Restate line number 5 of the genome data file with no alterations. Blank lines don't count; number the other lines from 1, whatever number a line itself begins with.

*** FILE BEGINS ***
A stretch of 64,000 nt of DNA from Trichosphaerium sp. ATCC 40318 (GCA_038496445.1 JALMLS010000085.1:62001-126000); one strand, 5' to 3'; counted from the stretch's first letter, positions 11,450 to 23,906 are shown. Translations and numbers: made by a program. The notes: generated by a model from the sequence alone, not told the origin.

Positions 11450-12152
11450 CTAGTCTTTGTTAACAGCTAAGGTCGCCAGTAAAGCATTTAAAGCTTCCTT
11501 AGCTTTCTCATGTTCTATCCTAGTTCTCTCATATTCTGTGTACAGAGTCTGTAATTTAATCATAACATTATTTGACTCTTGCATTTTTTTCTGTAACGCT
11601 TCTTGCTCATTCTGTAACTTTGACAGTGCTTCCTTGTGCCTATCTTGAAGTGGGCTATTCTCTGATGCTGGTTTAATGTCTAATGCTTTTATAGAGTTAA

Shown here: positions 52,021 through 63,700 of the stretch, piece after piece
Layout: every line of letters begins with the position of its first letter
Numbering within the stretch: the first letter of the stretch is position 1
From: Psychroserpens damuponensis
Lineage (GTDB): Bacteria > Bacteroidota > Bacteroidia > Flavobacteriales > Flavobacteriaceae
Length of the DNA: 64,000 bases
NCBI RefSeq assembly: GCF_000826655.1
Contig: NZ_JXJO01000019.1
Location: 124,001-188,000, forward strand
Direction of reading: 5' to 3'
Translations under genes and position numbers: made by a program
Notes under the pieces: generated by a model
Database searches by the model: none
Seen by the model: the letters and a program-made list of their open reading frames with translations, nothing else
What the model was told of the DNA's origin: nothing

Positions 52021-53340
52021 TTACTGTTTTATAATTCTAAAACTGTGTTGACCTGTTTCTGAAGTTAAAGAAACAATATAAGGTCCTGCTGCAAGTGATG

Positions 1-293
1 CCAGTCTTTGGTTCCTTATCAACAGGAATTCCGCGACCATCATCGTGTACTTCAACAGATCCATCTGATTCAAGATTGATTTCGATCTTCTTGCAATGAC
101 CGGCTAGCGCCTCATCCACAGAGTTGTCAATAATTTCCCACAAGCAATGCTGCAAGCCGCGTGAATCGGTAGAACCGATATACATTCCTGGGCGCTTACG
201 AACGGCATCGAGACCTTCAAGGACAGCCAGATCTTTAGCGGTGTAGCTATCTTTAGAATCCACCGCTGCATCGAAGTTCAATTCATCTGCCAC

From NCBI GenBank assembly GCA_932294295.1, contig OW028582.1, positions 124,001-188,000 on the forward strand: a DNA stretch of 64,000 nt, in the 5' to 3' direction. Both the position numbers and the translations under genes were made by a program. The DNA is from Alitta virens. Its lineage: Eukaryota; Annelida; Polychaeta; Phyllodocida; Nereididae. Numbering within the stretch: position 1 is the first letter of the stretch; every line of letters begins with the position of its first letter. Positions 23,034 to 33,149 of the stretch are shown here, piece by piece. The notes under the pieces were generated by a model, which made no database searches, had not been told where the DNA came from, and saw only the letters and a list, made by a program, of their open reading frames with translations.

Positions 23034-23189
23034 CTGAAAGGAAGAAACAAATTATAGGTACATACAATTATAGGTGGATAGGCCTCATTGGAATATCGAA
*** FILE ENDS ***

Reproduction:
11601 TCTTGCTCATTCTGTAACTTTGACAGTGCTTCCTTGTGCCTATCTTGAAGTGGGCTATTCTCTGATGCTGGTTTAATGTCTAATGCTTTTATAGAGTTAA